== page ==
Add one more thing to the list of concerns following last week's Dodd-Frank stress tests.

The Federal Reserve projected much lower revenue for six major U.S. banks than the banks' own models. The calculation in question estimates pre-provision net revenue over a nine-quarter period following a severe economic shock. The gap that attracted substantial discussion among analysts was at JPMorgan Chase.

The Fed said JPMorgan's revenue would be $30.4 billion, or 38% less than JPMorgan's own estimate of $49.5 billion.

To be sure, differences between the Fed's numbers and company-run numbers are to be expected because of the structure of the test. The Fed gives the banks the scenarios, but otherwise it provides little guidance in an attempt to prevent the companies from managing to a number. Yet the large gap between the Fed's projected revenue number for JPMorgan and the company's own number is a negative in the eyes of analysts, who are still trying to figure out how bad a problem it is.

"What does this mean? Frankly, we don't know," said Mike Mayo, an analyst at CLSA. "It is certainly not good. I'm just not sure where on the not-good scale it goes."

The big question now — one that will be answered in short order — is if the variance could affect the company's results in the comprehensive capital analysis and review due out Wednesday. With the Fed projecting a smaller revenue base to absorb losses, would the company be able to return as much capital as expected? Could the gap between the Fed and JPMorgan's estimates cause the company to fail the CCAR on qualitative grounds?

"This does make me worry a little, because I think it makes you open to criticism if your model is significantly different from theirs," said David Konrad, an analyst at Macquarie Capital. "You don't want to be that far off from the Fed."

However, Konrad tempered his comments by adding that he is not suggesting that JPMorgan will likely fail the CCAR, just that "the wide variance creates some risk factors for the qualitative component" of the test.

Again, the stress-testing process is clandestine, so why various companies fail is largely speculative. Last year, for instance, Citigroup failed the qualitative component and Konrad said that the differences in its model versus the Fed's may have been a contributing factor.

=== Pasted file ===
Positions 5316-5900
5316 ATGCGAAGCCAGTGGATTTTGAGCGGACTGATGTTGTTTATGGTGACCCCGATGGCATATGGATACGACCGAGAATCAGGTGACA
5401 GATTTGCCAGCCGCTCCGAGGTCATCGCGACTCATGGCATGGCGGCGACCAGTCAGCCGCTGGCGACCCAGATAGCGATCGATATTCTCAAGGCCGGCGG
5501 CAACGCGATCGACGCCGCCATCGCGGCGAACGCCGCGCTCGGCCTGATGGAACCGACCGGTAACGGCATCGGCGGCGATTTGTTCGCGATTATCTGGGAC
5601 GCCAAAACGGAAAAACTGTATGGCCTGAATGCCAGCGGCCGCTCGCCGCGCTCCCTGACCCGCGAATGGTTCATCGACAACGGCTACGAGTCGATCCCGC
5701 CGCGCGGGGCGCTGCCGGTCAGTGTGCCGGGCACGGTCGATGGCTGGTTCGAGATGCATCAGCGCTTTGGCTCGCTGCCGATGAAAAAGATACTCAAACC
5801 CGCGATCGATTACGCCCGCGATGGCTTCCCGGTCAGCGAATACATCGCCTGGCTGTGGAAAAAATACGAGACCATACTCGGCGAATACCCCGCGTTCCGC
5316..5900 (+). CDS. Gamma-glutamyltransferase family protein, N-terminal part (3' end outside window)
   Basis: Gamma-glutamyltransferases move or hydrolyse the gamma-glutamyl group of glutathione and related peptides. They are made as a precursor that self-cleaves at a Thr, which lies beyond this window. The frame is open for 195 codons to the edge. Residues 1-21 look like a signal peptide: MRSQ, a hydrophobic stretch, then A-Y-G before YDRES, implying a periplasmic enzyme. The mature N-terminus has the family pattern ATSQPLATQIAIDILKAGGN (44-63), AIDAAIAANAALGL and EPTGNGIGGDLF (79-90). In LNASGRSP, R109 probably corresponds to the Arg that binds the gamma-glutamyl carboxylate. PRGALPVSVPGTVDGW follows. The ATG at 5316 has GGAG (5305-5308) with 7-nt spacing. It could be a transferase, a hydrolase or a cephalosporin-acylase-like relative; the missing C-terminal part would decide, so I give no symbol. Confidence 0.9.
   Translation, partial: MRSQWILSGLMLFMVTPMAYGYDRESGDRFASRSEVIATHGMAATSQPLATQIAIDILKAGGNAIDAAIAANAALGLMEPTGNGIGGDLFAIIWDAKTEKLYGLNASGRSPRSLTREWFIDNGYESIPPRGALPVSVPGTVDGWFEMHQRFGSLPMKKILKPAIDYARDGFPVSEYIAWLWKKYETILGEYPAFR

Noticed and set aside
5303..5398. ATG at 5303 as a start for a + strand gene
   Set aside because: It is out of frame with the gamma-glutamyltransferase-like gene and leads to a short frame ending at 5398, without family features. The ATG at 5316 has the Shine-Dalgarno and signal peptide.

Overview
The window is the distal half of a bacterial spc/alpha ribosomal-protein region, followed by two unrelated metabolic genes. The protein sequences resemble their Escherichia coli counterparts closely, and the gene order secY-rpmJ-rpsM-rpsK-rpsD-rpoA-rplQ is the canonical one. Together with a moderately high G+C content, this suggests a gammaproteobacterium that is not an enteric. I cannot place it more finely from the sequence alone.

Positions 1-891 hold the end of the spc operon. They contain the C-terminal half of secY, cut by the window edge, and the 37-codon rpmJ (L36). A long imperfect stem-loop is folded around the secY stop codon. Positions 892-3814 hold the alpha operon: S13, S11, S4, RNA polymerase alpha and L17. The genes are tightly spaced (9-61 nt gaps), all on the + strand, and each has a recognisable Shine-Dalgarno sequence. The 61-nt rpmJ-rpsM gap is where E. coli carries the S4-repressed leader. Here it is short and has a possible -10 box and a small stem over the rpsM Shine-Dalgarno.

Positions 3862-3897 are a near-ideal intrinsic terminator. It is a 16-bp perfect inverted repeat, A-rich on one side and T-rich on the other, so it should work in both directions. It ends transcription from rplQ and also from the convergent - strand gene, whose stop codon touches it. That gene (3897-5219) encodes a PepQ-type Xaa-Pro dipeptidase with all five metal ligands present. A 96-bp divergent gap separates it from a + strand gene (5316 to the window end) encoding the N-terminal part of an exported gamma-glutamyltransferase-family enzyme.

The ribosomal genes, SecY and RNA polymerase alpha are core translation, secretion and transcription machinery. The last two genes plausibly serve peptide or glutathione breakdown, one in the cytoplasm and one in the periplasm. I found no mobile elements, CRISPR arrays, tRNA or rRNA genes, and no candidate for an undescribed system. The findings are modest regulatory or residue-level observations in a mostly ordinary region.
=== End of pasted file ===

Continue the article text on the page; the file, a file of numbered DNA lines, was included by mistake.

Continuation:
Other analysts cautioned not to draw too many comparisons between the situations of Citi and JPMorgan.

"I think in the case of Citi, the two CCAR failures were penalties for a perceived weakness," said Christopher Whalen, senior managing director of Kroll Bond Rating Agency. "I think that is what the Fed was saying between the lines with those failures."

Whalen said the question of whether the variance matters highlights doubts about the value of the overall stress-testing process.

"The Fed's part is completely opaque," Whalen said. "The test is designed to be so subjective and speculative and it is driving the banks to terror. … You have to tell us where these numbers come from. To me, this whole process is a circus that gets a lot of attention but has no analytical value."

Analysts tended to say that the gap between the two figures was likely a difference in the Fed's methodology, versus a massive overestimation by JPMorgan.

The Fed made few changes from 2014 to 2015 in its description of how it calculates pre-provision net revenue. Both descriptions said it includes operational risk events, mortgage repurchase expenses and other-real-estate-owned costs. Also, both are calculated by considering eight components of interest income, three components of noninterest income, trading revenue and three components of noninterest expense. The 2014 description says the Fed forecasts with a series of autoregressive models. The 2015 description says it forecasts with a mix of structural models.

Companies that rely on the market for a large amount of their revenue join JPMorgan in having a wide variance from the Fed. For instance, Morgan Stanley's projected revenue was 51% higher than the Fed's estimate, while Goldman Sachs' was 78% higher.

"The Fed modeled for more strenuous capital markets scenarios — lower equity markets, greater volatility and higher corporate defaults," Mayo said. "That part we know."

Other analysts say that the Fed's modeling does not jibe with the way companies like JPMorgan and Goldman performed during the downturn.

"These companies went through a process like this not too long ago and there was a lot of capital raising and repositioning of their clients," said Marty Mosby, an analyst at Vining Sparks. "It is not as if their earnings fell off a cliff like the Fed is imagining."

Robert Barba is one of American Banker's community banking reporters.

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